GO TO YOUR VROOOM: Auto innovations are revved-up at Motor Trend show at Las Vegas Convention Center
The cicada rhythms of doors (ka-thunk), trunks (ka-thunk) and tailgates (ka-thunk) latching back into place were the sonic template of the Motor Trend International Auto Show Las Vegas Sept. 13-15 at the Las Vegas Convention Center’s South Hall – a vast and, frankly, shiny landscape of more than 350 cars, trucks and SUVs dutifully attended to by a quiet army of shammy men, polishing up new rides from Toyota, Hyundai, Honda, Dodge, Chrysler, and a dozen more.
(Well, except for the matte black Lamborghini from Royalty Exotics sporting “Do Not Touch” signs all around it. When a car looks that much like the Batmobile, you don’t even chance fingerprints on the doors. Bruce Wayne could swing by any minute to pick up his ride.)
To your right when you walk in, a prototype of the Toyota 86 Hakone Edition, with a sloping fastback rear, and painted in a deep Steve McQueen green (officially British Racing green, but who’s counting?) is soon coming to America. To the left, opposite the 86, is a menacing blood-red Shelby GT500 Mustang from Ford. Put them together and you’re halfway home to a souped-up Bullit remake.
What becomes immediately evident though, at this show (estimated to draw 17,000 attendees) is that 2020 and beyond are going to be lean years for fans of the mom car, that erstwhile utilitarian, practical kid-hauler available in every shade of beige, sand and taupe to grace grocery store parking lots and soccer fields from coast to coast. When the new Honda Accords sport a front fascia that snarls, you know something’s in the air.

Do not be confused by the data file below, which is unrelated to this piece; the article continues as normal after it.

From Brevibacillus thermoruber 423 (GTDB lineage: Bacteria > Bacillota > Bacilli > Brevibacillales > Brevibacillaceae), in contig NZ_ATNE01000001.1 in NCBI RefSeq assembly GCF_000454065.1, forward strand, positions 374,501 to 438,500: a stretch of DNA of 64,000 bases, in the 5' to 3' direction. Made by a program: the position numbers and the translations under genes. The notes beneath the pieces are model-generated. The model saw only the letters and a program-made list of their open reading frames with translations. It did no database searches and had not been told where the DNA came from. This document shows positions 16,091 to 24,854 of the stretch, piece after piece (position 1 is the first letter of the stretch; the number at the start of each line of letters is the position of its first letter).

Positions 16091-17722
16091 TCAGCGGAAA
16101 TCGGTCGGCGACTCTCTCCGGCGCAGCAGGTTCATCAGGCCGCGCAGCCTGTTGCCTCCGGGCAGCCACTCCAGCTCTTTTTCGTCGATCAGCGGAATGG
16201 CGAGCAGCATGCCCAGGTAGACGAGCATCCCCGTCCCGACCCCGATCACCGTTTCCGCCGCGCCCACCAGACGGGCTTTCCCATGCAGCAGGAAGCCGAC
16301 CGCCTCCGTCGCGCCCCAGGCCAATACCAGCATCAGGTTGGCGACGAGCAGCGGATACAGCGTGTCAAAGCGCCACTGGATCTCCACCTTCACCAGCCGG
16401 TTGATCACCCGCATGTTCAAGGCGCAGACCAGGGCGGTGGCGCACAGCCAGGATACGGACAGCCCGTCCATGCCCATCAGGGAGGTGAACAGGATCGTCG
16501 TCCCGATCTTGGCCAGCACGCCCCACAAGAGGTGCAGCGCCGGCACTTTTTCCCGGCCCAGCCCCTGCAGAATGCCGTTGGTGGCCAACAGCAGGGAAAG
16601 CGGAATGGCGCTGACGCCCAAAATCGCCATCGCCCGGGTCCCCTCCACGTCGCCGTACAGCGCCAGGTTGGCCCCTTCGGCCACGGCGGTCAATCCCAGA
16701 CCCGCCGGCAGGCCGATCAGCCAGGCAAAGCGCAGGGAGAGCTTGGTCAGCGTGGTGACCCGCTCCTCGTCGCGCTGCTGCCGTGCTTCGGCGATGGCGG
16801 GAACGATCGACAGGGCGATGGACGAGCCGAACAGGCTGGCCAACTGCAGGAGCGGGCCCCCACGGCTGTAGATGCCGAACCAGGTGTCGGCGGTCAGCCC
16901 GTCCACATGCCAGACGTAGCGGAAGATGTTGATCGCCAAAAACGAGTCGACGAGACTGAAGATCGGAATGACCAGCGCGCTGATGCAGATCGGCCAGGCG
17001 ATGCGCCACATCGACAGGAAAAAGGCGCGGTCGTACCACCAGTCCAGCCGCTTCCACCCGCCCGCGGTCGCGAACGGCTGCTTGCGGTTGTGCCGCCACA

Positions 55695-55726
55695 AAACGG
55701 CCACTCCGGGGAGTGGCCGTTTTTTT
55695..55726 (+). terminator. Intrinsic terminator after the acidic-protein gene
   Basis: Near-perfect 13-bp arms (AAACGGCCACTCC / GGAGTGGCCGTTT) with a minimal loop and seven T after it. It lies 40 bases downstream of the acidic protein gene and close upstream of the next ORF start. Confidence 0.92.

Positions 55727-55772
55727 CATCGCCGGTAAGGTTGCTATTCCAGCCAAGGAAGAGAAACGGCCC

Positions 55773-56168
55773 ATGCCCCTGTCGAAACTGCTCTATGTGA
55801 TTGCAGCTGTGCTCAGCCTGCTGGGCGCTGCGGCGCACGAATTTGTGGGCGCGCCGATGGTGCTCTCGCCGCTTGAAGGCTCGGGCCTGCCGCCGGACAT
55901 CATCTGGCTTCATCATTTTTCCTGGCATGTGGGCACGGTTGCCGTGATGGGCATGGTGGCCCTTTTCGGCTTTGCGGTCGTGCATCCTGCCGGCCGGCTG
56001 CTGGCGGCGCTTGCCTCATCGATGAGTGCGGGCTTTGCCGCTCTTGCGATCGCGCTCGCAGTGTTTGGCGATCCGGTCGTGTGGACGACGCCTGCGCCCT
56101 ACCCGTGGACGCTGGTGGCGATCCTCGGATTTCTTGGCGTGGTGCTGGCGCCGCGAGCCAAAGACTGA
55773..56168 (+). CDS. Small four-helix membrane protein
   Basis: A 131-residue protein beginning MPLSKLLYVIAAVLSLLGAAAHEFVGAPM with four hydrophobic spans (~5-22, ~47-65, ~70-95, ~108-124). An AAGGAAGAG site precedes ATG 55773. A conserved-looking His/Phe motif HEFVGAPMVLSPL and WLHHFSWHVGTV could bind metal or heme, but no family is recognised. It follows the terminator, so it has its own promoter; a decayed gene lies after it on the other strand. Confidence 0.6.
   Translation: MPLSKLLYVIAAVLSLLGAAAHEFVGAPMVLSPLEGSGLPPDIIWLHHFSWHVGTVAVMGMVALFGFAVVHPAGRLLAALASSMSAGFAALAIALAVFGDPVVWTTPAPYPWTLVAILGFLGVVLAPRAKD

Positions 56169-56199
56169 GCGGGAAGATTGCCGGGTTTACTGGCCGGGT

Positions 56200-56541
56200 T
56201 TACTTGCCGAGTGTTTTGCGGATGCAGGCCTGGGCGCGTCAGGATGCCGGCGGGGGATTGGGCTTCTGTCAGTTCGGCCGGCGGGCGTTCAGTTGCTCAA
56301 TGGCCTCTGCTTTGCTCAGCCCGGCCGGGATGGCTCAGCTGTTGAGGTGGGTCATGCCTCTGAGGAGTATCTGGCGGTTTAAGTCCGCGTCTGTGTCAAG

“For a while when the market went down, Toyota had sports cars and then got out of it. They were going the safer route,” Lance Paul, a Toyota product specialist, said. “They wanted to bring sexy back into the line, so we started doing redesigns to the Camry — we had the T86, the FR-S from Scion. We have the brand-new Supra which we’ve been working on in partnership with BMW. We’re bringing sports cars back to the line.”
Ka-thunk. A father makes vroom, vroom noises to his son behind the wheel of a Fiat 124 Spider, a sleek convertible answer to Fiat’s button-nose 500s. Ka-thunk. Survivor’s “Eye of the Tiger” mumbles out of a Lincoln Continental’s sound system, a once-mighty lord of the grandpa cars still drawing attention, even right next to Lincoln’s massive display for the relaunched Aviator, back in the line for the first time since the ’05 models.
But car show attention and sales don’t always correlate, and the downward trend in sedan sales nationwide – passenger cars have fallen from 68 percent of sales in 1988 to 32 percent in 2018, according to the Wall Street Journal – is on full display.
Ford notably slashed its passenger car lines last year, and the trend was evident across every manufacturer as trucks and SUVs dominated floor space, none signaling a new status quo quite so much as the Jeep Gladiator, a traditional Jeep cab with a truck bed growing off the back. Even staid Camry’s claim on Toyota’s top spot fell to Toyota’s RAV4, and RAV4 hybrids are the top seller there, highlighting a continued move toward more electric vehicles industrywide.
The technological side of things continues unabated, as features from Alexa integration to key fobs that remember personalized settings like radio stations and seat positions come into play. Everything on four wheels comes with a screen mounted front and center. If only the Edsel could have included an iPhone, we’d all be lining up for 2020s today.
Motor Trend, though, was still a place for the enthusiast.
Car club Team Hybrid was in its 10th year of showing off customized whips at the show, from all corners of the car universe. Michael de Guzman, a Hybrid member, was there with his 2010 Mitsubishi Lancer, tricked out with stark white rims, a carbon fiber hood and lowered almost all the way down to the pavement, among other enhancements.
“Some of the stuff I’m seeing, the look of [these cars] is a lot different now, not traditional. Carbon fiber is always hot, especially on the interior,” he said. “Projector lights, carbon fiber is standard now. More LEDs, more carbon, more sleek, elite cars.”
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